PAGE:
Joan Raymond

Stories by Joan Raymond

  • Filling Up With Less

    Jill O'Nan used to eat just one meal a day. But, as the joke goes, that meal began in the morning and didn't end until she went to sleep at night. As a freelance writer, O'Nan had no set meal schedule. "If McDonald's delivered, I probably wouldn't have left my house," says O'Nan, 45, who has battled the bulge since she was a child.With her supersize appetite, O'Nan's weight spiraled to 360 pounds. She tried dieting, but nothing worked. O'Nan did some research and stumbled across a little-known book called "Volumetrics" (, which promised that she could manage her weight by choosing foods that the program calls "low in energy density," foods that make you feel satiated, or full, but that are also low in calories. She swapped her serving of fast-food fries for an even larger portion of boiled redskin potatoes in a garlic-dill sauce.She rediscovered her pressure cooker and started to make homemade meals, including soups and chili seasoned with dark chocolate. In four...
  • Up Close and Edible: Garlic

    A weekly look at the nutritional value, or lack thereof, of some of our favorite foods.
  • Up Close and Edible: Yogurt

    A weekly look at the nutritional value, or lack thereof, of some of our favorite foods.
  • Health: I Screen, You Screen

    Hank Furman prides himself on wringing the last cent out of a dollar. But when it comes to good health, "no amount of money is too much," says Furman, a 73-year-old retired machinist from Euclid, Ohio. That's why he recently took advantage of a vascular ultrasound screening program advertised in his local newspaper. Furman paid $129 for a battery of tests, none of which was covered by his insurance. The final report: "Everything was perfect," he says. "It gave me peace of mind; that's worth every cent."But not all doctors agree. The package of screens, offered by several U.S. companies ($129; see, include carotid-artery, abdominal aortic aneurysm (AAA), peripheral arterial disease (PAD) and osteoporosis screens. The good news is these imaging tests can detect abnormalities that could lead to stroke, heart disease and ruptured aneurysms. "We provide a much needed service," says Eric Greenberg, Life Line Screening's vice president of marketing, adding that ...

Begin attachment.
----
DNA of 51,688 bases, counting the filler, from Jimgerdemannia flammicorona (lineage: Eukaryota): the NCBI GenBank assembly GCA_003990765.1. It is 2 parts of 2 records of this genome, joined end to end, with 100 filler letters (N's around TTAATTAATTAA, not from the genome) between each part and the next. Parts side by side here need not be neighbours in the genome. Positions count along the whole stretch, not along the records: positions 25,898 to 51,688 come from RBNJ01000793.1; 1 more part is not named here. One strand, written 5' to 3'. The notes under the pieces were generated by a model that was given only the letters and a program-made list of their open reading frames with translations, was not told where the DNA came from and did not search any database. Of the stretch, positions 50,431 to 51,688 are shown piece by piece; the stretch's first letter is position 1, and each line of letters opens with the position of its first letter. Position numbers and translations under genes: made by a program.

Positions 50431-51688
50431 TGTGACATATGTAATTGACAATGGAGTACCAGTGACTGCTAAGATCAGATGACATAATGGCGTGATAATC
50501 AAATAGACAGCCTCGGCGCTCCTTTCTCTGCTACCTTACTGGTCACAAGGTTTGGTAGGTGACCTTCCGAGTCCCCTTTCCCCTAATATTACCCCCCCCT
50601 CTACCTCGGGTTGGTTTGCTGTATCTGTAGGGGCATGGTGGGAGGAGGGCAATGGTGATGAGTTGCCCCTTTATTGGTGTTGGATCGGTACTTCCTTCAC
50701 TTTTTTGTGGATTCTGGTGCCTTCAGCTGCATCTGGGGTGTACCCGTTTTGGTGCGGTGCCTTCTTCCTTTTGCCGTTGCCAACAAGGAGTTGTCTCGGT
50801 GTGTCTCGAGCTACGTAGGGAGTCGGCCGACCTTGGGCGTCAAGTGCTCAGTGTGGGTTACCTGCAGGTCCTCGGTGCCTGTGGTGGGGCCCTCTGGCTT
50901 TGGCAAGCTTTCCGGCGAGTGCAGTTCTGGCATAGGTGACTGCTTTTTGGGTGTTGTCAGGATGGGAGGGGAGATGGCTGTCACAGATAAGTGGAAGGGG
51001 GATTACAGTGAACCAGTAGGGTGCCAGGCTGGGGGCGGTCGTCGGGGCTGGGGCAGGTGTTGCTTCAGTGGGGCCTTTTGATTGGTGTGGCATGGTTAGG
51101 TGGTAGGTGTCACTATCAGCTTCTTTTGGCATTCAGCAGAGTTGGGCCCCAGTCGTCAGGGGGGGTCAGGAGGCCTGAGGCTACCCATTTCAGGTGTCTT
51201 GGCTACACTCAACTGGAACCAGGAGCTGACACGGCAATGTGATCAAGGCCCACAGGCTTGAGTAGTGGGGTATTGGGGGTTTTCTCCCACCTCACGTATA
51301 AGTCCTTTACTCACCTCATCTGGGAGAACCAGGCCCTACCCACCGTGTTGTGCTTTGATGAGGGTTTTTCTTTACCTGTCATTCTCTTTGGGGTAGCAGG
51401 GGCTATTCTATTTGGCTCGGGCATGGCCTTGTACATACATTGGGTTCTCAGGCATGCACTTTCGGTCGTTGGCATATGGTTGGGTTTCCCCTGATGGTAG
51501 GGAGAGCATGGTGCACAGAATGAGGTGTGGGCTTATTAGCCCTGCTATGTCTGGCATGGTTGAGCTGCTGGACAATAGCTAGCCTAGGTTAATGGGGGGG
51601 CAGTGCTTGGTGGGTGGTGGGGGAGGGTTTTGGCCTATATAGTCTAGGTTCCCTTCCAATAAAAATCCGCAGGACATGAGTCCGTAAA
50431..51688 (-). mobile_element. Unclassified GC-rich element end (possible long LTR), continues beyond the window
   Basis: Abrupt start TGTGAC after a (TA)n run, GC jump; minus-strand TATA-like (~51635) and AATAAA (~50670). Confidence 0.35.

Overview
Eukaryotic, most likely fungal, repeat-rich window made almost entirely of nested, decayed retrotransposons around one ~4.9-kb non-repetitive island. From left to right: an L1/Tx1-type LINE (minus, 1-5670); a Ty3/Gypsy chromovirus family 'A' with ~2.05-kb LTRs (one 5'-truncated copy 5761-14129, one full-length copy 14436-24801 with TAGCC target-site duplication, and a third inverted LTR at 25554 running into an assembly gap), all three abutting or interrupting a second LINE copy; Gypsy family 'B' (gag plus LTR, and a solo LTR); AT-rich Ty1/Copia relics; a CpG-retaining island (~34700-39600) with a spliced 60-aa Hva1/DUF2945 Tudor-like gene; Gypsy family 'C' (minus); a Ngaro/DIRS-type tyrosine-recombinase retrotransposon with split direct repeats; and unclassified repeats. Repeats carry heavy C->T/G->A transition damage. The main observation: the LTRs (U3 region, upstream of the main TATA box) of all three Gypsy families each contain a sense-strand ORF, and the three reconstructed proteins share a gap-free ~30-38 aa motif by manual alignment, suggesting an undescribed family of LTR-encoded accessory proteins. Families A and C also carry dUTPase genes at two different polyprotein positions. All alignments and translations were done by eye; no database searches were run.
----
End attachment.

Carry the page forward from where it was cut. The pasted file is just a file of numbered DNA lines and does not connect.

• Up Close & Edible: Walnuts

    A weekly look at the nutritional value, or lack thereof, of some of our favorite foods.
  • Money: Paying For Less

    If your credit-card bills are putting a damper on your new year, it may be time to transfer your balances to one of the low-rate offers in your mailbox. But keep in mind that balance transfers can hurt your credit. Just how big the ding will be varies based on the formula used to concoct your credit score. That includes the number of new accounts you've opened and your credit-utilization rate--the amount of money you owe as a percentage of all available credit, which should be about 35 percent. If your credit is good, the temporary nose dive won't hurt you. In fact, it might help your score, since opening a new account temporarily increases the amount of credit you have available. But if you're already on shaky ground (a credit score below 559), the dip in scoring could get you further in the hole. The good news is, the credit-score dip will last only a few months, especially if you make payments on time. For more info go to , creditcard or . And...
  • Environment: Easy to Be Green

    You don't have to ditch leather or sell your car to help the environment. We've gathered 10 simple tips for living greener in 2007. Hey, it's a lot easier than losing those 15 pounds.1 Feed The Bees Pesticides, pollution and habitat destruction are taking a toll on the birds and insects that pollinate about 80 percent of the world's food supply (or about one out of every three bites of food we eat), says Rose Getch of the National Gardening Association. To lend a helping hand, plant a pollinator garden. Yellow, blue and purple flowers will attract bees, while red and orange will attract hummingbirds. For more information, go to .2 Clean Up, Naturally Household chemicals contribute to both in-door and outdoor pollution. This year, use more natural cleaners like the Greening the Cleaning line at . Or make your own using vinegar, baking soda and lemon juice. For some great tips on green cleaning, go to .3 Ditch Your Junk Not only is...